“No One Left” by Annam Manthiram

Any time Carla willed it, the people disappeared.

First her mother who slapped her across the face when she was despondent. Then her father who visited her at night when he was careless.

Later on it was her boyfriend. He didn’t love her in the right way. Then it was her best friend because she spread a rumor about Carla that was only partly true.

When the slow man didn’t smile as he bagged her groceries, he disappeared. So did the seductive bank teller with the overbearing perfume, the little boy on the bus who threw a tantrum and his mother who didn’t stop it, her co-worker who borrowed a pen, the one-night stand who left the toilet seat up the next morning, and the neighbor whose car alarm always went off. The teen with a heart tattoo on her neck went, as did the dog with the studded collar and loose stools.  The homeless man and his Dodgers hat were gone. So were the anorexic twins in her yoga class who always said too-kind things to her.

On and on it went until there was no one left to disappoint her, no one left to love.

More fiction at Used Furniture.


  1. I love the concept behind this. For being flash fiction, the story’s plot is still really deep and interesting, too.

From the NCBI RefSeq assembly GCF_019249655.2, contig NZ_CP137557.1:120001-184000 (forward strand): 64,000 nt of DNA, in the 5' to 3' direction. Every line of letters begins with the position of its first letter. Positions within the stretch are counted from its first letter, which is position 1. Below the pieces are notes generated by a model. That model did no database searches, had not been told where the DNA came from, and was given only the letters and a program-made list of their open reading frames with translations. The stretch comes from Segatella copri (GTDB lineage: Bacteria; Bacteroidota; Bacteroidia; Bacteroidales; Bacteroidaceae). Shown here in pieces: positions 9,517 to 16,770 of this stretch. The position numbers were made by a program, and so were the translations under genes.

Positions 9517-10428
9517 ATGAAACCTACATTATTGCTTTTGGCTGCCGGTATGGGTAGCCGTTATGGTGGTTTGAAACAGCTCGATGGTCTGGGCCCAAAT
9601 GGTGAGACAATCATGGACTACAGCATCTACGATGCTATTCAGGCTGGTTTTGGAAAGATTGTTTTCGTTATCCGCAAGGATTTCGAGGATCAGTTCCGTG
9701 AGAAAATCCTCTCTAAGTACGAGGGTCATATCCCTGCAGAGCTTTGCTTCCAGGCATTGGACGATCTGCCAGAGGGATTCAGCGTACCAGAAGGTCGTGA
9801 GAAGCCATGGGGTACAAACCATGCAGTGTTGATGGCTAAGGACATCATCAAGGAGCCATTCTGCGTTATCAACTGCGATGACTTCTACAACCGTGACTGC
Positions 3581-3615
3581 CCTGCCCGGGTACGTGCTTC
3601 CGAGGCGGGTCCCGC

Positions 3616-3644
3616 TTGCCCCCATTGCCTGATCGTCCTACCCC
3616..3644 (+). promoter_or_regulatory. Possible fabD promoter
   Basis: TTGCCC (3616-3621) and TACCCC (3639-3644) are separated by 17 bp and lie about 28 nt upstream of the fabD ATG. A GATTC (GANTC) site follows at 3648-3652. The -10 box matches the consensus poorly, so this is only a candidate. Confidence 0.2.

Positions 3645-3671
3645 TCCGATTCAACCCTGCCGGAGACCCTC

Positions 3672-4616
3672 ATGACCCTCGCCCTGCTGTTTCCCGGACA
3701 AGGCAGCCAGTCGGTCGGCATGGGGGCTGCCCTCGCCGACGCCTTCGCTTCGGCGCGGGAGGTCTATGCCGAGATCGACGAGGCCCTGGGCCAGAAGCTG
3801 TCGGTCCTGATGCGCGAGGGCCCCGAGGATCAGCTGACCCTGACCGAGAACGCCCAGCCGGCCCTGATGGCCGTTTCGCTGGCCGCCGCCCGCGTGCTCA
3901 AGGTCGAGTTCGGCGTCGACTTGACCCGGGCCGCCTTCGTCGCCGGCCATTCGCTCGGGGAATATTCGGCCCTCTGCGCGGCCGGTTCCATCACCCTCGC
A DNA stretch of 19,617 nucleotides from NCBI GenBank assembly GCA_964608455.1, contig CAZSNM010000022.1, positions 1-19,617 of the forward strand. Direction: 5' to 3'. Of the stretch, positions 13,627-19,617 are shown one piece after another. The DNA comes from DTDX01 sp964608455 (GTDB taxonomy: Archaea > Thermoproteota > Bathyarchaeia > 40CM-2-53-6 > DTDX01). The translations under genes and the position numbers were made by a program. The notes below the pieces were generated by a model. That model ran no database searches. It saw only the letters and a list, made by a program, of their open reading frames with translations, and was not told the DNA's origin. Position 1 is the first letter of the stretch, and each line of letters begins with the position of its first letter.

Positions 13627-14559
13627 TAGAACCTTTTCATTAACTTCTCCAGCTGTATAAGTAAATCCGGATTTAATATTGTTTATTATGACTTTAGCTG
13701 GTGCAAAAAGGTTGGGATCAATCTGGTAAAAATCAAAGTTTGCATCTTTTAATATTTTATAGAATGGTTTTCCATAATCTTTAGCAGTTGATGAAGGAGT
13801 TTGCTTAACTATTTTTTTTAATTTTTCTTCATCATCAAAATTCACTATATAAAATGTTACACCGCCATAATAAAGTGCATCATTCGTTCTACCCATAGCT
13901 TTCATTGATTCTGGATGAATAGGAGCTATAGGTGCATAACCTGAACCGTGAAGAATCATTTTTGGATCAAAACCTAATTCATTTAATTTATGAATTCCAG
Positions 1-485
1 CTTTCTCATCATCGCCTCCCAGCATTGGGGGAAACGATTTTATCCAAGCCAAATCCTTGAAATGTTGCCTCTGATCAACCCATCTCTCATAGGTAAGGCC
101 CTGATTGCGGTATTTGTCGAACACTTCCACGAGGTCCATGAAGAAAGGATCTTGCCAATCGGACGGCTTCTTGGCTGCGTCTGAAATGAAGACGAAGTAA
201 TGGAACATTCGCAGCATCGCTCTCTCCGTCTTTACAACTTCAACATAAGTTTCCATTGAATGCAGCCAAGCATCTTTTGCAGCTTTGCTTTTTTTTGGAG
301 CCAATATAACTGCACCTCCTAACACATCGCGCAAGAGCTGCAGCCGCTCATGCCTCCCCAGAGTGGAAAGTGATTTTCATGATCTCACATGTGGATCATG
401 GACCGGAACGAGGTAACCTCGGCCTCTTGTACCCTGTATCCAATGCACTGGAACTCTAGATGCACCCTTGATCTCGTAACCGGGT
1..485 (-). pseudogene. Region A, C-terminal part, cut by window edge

The end seemed a little cliche, but I think it fits the story so I don’t think any other ending would have worked. It just kind of stuck out to me.

  2. I love how it starts with some semblance of rationalizing then unravels into a series of trivial things just because she could.

  3. Thank you all for the insightful comments! I appreciate it.

  4. carmen2u says:

    Rod Serling, move over. I love the dismissive and authoritarian manner of the character, which is in all of us. Who hasn’t wanted to banish the offensive or the annoying? This is the logical conclusion: a lonely world of one.

  5. Like the episode of the Twilight Zone where the little boy makes people disappear when he isn’t happy with them. Otherwise it’s a touching concept with a lot of meaning in few words.


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